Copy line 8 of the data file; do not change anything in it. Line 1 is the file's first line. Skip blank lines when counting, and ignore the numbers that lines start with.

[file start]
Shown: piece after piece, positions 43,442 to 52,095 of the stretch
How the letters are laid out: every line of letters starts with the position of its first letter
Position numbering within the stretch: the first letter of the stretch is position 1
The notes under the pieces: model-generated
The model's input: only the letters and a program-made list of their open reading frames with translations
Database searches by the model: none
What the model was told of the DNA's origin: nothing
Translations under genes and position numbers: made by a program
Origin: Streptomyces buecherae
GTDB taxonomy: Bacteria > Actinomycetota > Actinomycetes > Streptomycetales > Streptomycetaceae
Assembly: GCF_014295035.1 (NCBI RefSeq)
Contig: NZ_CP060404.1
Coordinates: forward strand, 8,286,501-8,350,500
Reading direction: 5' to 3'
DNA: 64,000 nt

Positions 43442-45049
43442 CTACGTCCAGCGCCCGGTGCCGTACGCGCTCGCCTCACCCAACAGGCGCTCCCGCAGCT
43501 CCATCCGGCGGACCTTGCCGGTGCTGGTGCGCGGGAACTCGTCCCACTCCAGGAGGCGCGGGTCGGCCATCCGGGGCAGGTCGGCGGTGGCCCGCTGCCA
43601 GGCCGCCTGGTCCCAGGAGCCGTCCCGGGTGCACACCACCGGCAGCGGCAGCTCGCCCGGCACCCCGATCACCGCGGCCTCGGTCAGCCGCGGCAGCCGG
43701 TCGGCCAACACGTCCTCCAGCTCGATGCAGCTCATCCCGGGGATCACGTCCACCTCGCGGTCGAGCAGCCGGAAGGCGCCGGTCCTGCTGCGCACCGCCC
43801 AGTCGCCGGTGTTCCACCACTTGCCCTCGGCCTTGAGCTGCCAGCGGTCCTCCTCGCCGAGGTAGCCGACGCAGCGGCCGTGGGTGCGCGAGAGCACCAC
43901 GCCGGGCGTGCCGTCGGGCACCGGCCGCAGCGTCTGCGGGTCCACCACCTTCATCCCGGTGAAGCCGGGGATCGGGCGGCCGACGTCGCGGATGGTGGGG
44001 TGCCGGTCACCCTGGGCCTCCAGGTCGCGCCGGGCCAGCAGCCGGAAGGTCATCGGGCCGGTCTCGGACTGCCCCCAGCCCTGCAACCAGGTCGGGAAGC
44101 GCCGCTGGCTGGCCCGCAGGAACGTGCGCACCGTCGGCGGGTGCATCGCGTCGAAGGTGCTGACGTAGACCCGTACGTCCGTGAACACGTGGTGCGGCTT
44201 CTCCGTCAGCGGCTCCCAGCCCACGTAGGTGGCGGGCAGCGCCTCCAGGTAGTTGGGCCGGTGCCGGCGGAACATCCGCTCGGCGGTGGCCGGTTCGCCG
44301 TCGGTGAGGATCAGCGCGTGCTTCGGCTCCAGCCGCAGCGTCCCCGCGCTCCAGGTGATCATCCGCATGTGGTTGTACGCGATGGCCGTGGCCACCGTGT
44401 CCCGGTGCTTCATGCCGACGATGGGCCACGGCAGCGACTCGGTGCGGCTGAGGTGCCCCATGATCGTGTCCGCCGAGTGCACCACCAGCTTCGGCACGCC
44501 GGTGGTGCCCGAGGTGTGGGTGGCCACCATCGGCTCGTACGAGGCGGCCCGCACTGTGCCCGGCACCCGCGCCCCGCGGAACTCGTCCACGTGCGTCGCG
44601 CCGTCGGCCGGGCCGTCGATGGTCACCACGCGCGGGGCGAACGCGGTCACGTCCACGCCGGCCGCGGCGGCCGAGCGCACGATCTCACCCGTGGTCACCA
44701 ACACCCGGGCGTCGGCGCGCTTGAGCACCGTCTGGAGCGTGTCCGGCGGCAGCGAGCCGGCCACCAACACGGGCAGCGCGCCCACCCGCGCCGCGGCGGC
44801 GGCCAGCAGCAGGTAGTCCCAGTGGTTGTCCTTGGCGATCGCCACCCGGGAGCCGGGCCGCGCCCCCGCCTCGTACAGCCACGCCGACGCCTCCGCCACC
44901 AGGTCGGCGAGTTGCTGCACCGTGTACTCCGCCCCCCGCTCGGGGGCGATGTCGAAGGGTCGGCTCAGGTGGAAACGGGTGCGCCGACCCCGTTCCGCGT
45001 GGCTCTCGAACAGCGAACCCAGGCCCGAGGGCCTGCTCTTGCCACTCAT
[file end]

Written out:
Translations under genes and position numbers: made by a program